Engagement is the process through which investors use their influence to encourage companies they invest in to improve their management of ESG issues. 

This may, in turn, improve companies’ financial performance and the long-term performance of investment portfolios. This “active ownership” corresponds to the second of the six Principles to which all signatories of the United Nations-supported Principles for Responsible Investment (PRI) subscribe: “We will be active owners and incorporate ESG issues into our ownership policies and practices.” It also corresponds to Principle 3, which encourages investors to press for good ESG disclosure by investees, and Principle 5, which encourages investors to work together with other signatories to enhance their effectiveness in implementing the principles.

Tips for successful collaborative engagement 

Collaborative engagement, when done well, can enhance investors’ influence, build their expertise, and improve efficiency of the engagement process by sharing the workload and costs. The following tips are useful to ensure the success of an initiative:

Laying foundations for success within a collaborative group - the four Cs:

  • Commonality - a clear shared understanding of the ESG issue at hand, and the rationale for working collectively to address it, can avoid disagreements among group members later in the process.
  • Coordination - matching the group’s resources to the scale of the initiative lays the foundations for success. A third party coordinator can facilitate the work of the group.
  • Clarity - a shared understanding among an investor group of ground rules - for example what information can be made public - helps to build trust and avoid miscommunication.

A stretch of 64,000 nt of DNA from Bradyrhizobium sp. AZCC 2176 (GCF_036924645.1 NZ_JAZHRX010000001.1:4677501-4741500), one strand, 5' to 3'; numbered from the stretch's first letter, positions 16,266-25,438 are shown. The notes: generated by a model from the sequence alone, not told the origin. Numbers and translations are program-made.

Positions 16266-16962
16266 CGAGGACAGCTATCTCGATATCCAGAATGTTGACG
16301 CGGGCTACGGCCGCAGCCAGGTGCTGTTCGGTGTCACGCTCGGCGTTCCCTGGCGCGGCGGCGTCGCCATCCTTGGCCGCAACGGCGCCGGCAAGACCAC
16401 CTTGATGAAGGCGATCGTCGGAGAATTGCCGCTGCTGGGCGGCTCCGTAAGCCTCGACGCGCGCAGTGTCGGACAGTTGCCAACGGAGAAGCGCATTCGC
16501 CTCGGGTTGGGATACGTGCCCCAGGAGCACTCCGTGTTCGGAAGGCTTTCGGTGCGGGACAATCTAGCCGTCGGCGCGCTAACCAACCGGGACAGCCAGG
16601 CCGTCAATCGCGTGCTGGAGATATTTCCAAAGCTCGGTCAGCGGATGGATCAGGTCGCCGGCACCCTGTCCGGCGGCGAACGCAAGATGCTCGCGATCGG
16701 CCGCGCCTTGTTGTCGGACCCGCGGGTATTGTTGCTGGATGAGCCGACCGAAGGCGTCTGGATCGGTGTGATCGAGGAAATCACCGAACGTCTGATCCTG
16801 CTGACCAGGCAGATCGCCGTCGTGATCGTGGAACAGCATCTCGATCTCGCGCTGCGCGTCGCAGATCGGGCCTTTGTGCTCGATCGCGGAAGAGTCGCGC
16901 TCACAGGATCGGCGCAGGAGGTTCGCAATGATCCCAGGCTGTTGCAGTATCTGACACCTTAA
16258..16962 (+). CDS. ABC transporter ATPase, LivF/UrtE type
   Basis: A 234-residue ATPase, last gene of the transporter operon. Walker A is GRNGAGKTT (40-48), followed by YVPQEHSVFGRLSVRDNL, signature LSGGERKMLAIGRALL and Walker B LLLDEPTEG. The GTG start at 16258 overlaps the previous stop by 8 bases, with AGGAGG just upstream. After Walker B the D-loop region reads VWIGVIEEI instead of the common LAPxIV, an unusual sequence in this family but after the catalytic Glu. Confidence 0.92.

• Clout - regular communication between responsible investment specialists and portfolio managers can enhance the clarity and strength of the message companies receive.

Key considerations in the engagement process:

  • Research and preparation - a successful dialogue relies upon a well-informed investor group with a solid understanding of the unique characteristics and circumstances of the company, the materiality of the issues, and the business case for the company to act.
  • Clear common goals - agreed goals enable an investor group to track changes in company performance over time and evaluate the progress of the collaboration.
  • Commit resources - successful engagement often requires sustained effort. Group members should be prepared to put time and energy into the dialogue, often through a series of meetings over an extended period of time.
  • Escalation strategy - agree as a group on the strategies you may pursue to escalate engagement, in cases where the company is not open to dialogue or where dialogue has not been constructive.
  • Consider policy engagement - engaging with policy makers can often complement company dialogue. Policy change, where achieved, can create an environment conducive to change among companies.
  • Evaluate outcomes, and consider communicating them - where possible, publicly highlighting engagement outcomes and lessons learned can encourage other investors to collaborate and demonstrate to other companies that shareholders take ESG issues seriously.